Dear Twitter

Dear Twitter web folks,

To me, a favorite means “I like this.”

A retweet means “I want my followers to see this.”

Recently, you’ve been sharing things I’ve favorited with my followers. This merges these two ideas in a way that makes me uncomfortable because I’ve lost some control of the message broadcast under my name. Favoriting and retweeting are now a single, blunter concept.

I’m sure it increases some metrics you care about, but I believe it also takes a useful distinction and oversimplifies it.


40-Minute Conference Talks Should Die

In the dozens of conferences I’ve attended, I’ve almost never seen a 40-minute talk that wouldn’t have been better with 10 minutes of junk cut out.

Conference organizers think they are doing speakers a favor by giving them ample of time to cover their topic, but I believe this is mistaken. It is far better to give speakers too little time than too much. The first forces them to present the essentials quickly and leaves the audience wanting more. The second makes one worry about filling time. You can guess which leads to better talks.

When I coach speakers, my advice is almost always “get to the point faster, then stay there.” Shorter slots encourage this positive behavior.

If you take this principle to the extreme, you get lightning talks; often only 5 minutes long. These are nearly always a highlight of a conference. Speakers have no time for wandering introductions or apologies, and instead dive immediately into their best stuff. Then, before you have a chance to get bored, they’re forced to wrap up. If you’re interested in learning more, a quick Googling does the trick. This, by the way, is what I think conference talks are best at: providing just enough information to convince you to research something more deeply.

Shorter slots help a speaker focus their material, but they have another benefit: eliminating the colossal challenge of holding an audience’s attention for long periods of time.

In my experience, there are maybe one or two speakers per conference who can keep an audience engaged for 40 minutes. The speakers that can’t are not necessarily bad, they’ve just been giving an incredibly hard task. Consider this: nearly every attendee has a laptop. Speakers are competing against the internet amongst a group that will switch to a browser if their tests take more than 2 seconds to run.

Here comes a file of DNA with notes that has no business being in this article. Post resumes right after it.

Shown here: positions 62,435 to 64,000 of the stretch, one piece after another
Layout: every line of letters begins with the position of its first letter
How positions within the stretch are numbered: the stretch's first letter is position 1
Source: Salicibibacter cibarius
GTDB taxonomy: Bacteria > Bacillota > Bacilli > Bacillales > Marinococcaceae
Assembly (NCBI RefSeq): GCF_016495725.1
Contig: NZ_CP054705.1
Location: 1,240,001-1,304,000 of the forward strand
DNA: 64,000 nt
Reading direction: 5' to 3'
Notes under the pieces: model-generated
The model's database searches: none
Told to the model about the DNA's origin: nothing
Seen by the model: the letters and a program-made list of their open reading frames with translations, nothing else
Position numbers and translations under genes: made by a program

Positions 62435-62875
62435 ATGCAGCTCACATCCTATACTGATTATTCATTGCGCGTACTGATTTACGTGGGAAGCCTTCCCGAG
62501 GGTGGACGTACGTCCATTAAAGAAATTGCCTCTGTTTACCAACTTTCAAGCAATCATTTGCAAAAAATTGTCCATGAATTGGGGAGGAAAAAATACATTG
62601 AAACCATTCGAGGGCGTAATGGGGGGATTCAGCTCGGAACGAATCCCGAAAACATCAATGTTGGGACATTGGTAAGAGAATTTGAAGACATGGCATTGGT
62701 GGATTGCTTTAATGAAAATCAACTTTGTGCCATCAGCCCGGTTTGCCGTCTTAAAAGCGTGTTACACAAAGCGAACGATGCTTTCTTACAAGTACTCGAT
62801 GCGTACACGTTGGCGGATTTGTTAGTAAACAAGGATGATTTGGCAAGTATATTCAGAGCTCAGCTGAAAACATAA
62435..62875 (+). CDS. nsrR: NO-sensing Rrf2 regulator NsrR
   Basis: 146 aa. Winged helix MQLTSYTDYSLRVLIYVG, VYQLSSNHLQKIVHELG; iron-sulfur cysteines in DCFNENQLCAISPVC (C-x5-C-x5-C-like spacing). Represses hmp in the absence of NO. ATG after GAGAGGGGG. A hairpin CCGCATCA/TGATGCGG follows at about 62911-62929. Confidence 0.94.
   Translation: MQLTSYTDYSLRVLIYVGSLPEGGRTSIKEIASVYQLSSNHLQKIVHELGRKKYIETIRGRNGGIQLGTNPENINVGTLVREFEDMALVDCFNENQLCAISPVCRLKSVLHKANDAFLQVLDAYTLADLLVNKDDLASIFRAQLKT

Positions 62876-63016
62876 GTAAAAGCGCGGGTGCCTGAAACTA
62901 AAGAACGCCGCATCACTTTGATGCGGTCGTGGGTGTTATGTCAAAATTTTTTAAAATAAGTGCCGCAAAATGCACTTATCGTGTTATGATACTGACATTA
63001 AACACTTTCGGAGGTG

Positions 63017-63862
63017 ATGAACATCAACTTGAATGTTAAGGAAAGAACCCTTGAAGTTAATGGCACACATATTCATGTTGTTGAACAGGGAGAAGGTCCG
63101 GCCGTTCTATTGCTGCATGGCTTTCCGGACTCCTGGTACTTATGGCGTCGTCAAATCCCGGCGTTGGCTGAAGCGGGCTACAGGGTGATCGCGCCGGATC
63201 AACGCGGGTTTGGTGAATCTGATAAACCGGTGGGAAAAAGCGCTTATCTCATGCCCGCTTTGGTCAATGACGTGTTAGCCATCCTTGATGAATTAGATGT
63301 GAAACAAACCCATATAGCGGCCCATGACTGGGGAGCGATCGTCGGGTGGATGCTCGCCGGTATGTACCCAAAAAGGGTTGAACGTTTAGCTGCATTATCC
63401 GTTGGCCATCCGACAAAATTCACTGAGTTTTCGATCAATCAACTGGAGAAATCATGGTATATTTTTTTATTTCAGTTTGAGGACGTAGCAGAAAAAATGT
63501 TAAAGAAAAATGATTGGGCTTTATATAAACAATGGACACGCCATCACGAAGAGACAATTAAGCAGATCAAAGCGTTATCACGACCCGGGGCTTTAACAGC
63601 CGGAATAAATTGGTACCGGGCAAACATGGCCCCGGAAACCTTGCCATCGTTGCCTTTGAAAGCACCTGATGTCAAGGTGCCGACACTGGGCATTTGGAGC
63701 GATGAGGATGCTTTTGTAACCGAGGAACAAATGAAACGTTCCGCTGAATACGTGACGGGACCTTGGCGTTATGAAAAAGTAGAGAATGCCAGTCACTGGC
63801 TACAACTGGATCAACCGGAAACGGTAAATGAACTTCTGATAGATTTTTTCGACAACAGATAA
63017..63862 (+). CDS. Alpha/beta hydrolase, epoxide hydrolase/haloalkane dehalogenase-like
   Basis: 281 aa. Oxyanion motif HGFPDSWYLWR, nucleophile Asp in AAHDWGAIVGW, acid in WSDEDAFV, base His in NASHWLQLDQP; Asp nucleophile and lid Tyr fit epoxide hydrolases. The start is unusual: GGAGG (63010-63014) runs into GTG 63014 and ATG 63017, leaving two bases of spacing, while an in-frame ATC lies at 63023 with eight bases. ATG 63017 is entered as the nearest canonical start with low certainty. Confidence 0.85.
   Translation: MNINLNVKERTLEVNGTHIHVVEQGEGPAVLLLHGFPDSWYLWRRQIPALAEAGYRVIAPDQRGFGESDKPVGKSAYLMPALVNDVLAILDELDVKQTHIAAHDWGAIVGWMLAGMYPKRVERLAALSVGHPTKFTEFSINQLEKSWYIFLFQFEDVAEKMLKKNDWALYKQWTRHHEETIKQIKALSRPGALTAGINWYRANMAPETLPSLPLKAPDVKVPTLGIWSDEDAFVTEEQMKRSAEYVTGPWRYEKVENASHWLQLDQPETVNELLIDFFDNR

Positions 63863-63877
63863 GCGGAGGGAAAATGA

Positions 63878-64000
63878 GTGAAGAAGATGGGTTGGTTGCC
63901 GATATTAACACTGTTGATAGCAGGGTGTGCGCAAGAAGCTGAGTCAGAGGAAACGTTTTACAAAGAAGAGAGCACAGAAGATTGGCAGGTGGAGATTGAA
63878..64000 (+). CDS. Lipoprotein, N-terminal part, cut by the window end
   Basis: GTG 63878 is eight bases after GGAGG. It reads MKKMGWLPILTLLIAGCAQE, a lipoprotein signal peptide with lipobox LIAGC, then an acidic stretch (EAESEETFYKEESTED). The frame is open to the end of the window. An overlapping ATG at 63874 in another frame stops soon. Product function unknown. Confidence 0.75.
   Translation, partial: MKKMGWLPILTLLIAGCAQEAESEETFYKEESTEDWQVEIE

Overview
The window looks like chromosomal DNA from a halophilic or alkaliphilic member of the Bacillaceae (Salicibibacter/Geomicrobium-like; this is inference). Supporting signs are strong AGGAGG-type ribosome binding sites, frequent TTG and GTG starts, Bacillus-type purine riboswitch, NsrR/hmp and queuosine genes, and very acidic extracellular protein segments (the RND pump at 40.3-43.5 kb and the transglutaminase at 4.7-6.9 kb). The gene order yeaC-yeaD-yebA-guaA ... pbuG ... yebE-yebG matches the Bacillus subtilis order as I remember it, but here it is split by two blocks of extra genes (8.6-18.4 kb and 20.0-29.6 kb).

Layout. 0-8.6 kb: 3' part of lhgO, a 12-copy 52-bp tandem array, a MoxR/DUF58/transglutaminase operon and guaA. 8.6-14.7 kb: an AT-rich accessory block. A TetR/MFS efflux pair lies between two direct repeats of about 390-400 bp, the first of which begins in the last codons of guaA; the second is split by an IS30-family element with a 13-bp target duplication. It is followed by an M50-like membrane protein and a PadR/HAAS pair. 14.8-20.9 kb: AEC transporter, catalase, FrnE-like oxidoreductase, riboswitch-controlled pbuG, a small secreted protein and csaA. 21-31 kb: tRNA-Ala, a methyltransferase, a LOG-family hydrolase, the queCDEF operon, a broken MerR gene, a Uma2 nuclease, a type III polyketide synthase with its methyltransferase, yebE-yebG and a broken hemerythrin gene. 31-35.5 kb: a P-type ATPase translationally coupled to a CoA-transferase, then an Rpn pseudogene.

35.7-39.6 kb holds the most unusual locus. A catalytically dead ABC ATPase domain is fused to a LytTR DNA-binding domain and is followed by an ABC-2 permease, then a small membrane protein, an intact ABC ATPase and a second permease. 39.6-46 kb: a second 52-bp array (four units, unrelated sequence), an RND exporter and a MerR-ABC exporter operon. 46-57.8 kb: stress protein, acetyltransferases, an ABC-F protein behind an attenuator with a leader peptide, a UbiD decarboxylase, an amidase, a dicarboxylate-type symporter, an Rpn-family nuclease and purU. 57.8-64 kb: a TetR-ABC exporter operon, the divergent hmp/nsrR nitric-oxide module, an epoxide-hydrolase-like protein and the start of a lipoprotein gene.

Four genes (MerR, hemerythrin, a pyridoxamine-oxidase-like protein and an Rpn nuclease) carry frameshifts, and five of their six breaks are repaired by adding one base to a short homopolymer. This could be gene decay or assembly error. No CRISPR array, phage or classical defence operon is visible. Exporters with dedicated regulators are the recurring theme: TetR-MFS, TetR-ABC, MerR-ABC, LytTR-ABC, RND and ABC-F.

If I were king of the world, I’d make 30 minutes the absolute maximum talk length. New speakers start with 5-minute lightning talks until they prove they can handle more.

As always, there are exceptions to this rule: some speakers can plumb deep topics in entertaining fashion for 40 minutes. But for every speaker I’ve seen who can pull this off, I’ve watched twenty more slowly lose the room to Twitter, Hacker News, and the irresistable appeal of unread emails.

A Short Guide to Landing Your First Rails Job

A short guide to landing your first Rails job.

In order of importance:

1. You will be judged foremost by the quality of your code, so have an app you’re proud to show off. Aim for small classes, short methods, and full test coverage. More generally, make sure the code is the best work you’re capable of. Submitting a code sample and saying “I know this has some problems” is an antipattern.

2. Make friends with at least three other Ruby developers. My first Rails job came to me through the friend of a friend. My second came through an immediate friend. This is how good jobs get filled. You should also ask your Rubyist-friends to critique your sample app.

3. People who are in the market for a programming job should blog every day. Write about what you’ve learned so far. Don’t make the excuse that you’re just a beginner. Imagine someone who is two months behind you and write for them. An active blog shows passion, demonstrates skill, and helps you make more Ruby friends.

4. Distinguish yourself from the applicant pool. Particularly because you lack experience, you need to stand out. Doing so is 95% creativity and 5% effort. Your goal is to make your application more interesting than “somewhat promising but inexperienced Rubyist number 32″. For inspiration, you can read about how I stood out to get my first conference talk accepted.